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Q 5.63

Expert-verifiedFound in: Page 195

Book edition
1st

Author(s)
Daniel V. Schroeder

Pages
356 pages

ISBN
9780201380279

Everything in this section assumes that the total pressure of the system is fixed. How would you expect the nitrogen-oxygen phase diagram to change if you increase or decrease the pressure? Justify your answer.

The phase area will get smaller.

The total pressure of the system is fixed.

The Gibbs free energy is given by:

$G=U+PV-TS$

At constant volume and entropy, the change in Gibbs free energy is as follows:

$dG=dU+VdP-SdT$

As a result, as the pressure rises, the Gibbs free energy rises, resulting in:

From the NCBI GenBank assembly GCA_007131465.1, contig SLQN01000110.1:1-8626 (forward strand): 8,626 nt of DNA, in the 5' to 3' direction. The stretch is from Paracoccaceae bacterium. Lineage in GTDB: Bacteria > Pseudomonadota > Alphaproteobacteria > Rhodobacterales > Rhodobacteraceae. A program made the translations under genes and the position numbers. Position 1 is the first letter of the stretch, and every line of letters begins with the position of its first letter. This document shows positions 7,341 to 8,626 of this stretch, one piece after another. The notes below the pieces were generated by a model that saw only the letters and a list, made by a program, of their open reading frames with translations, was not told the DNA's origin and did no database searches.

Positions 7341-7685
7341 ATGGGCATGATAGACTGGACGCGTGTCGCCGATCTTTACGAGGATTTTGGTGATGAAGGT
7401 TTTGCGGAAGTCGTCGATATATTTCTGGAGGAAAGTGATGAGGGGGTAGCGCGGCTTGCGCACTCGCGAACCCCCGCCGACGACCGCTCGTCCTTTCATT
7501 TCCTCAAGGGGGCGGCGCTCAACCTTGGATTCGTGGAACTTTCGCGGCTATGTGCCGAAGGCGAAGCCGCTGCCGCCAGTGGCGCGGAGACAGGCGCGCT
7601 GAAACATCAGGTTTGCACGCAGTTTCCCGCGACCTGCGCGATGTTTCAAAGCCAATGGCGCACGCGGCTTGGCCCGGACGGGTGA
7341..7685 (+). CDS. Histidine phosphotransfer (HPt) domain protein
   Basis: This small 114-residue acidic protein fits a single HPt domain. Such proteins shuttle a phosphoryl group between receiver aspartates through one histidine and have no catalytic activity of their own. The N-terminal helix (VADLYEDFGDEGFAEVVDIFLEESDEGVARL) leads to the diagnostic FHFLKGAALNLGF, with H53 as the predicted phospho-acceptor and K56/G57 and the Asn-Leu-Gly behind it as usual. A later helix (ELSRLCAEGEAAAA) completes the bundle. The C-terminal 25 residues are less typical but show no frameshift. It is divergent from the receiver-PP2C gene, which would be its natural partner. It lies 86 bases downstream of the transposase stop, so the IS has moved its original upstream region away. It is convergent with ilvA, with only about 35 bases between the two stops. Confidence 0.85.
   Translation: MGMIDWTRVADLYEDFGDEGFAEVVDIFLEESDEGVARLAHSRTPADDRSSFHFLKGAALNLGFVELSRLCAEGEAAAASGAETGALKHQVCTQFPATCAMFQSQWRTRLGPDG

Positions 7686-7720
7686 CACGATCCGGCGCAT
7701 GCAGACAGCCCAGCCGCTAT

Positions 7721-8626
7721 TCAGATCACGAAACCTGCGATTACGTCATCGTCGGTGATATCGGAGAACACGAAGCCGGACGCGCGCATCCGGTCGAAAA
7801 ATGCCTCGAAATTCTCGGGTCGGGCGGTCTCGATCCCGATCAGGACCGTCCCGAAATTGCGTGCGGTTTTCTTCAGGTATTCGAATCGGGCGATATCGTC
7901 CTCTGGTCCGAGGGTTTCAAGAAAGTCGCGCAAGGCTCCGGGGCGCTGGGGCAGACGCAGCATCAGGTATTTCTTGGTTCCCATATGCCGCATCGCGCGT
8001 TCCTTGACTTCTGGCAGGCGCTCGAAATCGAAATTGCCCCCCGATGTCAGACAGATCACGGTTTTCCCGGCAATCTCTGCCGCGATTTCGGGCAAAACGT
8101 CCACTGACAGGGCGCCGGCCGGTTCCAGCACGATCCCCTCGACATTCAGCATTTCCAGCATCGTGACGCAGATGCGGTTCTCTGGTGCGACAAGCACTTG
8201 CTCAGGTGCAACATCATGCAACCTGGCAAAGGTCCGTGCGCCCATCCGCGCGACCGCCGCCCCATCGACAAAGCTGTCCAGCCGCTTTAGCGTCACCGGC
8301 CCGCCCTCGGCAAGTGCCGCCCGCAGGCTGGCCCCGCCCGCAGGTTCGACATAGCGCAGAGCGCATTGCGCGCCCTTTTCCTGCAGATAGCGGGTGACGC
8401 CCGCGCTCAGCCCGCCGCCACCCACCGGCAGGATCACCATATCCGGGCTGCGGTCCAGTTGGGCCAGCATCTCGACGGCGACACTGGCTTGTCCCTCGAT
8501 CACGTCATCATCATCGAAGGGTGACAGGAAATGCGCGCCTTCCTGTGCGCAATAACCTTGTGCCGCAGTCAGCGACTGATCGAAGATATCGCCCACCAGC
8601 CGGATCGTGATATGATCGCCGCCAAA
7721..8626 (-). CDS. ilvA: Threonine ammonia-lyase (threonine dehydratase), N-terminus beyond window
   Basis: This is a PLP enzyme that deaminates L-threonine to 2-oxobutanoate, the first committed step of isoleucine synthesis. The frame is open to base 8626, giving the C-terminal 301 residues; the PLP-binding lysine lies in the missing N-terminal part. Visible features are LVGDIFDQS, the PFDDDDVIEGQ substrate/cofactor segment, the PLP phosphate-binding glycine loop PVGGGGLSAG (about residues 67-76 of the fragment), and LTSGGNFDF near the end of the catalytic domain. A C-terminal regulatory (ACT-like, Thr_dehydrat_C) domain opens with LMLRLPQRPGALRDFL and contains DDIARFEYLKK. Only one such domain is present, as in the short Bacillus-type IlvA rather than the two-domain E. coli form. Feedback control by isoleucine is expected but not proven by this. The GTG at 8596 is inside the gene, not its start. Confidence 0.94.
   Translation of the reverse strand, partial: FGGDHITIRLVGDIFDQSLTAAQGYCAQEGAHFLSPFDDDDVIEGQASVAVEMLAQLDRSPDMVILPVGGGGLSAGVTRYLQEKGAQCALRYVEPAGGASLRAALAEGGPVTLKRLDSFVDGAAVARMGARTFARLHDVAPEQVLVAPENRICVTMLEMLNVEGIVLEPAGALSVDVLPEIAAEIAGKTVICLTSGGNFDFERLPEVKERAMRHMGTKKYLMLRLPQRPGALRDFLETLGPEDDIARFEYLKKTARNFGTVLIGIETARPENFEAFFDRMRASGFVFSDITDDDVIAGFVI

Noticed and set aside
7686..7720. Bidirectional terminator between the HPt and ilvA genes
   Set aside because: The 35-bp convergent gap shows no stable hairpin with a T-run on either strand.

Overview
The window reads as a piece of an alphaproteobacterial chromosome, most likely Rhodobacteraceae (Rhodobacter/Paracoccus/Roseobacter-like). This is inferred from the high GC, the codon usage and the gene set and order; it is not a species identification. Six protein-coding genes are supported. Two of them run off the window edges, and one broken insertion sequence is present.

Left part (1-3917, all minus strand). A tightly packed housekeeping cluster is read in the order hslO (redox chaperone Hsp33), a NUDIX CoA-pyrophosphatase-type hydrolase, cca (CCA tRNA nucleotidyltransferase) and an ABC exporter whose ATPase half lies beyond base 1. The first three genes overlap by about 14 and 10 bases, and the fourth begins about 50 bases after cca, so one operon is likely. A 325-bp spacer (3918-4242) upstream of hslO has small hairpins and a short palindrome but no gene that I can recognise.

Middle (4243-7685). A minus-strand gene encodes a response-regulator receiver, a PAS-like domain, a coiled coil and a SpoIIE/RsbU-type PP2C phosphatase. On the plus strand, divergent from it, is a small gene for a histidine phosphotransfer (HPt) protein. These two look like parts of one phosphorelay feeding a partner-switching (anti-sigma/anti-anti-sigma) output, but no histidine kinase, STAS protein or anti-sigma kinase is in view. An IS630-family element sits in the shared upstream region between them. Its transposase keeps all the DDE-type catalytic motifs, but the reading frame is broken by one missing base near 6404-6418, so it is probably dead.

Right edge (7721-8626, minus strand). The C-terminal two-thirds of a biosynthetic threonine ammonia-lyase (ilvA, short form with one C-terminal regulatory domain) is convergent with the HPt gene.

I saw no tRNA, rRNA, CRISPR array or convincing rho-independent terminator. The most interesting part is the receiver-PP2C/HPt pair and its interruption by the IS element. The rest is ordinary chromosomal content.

$\frac{\partial G}{\partial P}=V>0$

Because the volume of the liquid is less than that of the gas,:

role="math" localid="1647026301082" ${V}_{liq}>{V}_{gas}\phantom{\rule{0ex}{0ex}}{\left(\frac{\partial G}{\partial P}\right)}_{gas}>{\left(\frac{\partial G}{\partial P}\right)}_{liq}$

As a result, if the slope of the curve increases or decreases, it will not increase or decrease in the same trend, implying that the phase area will shrink and phase area will get smaller

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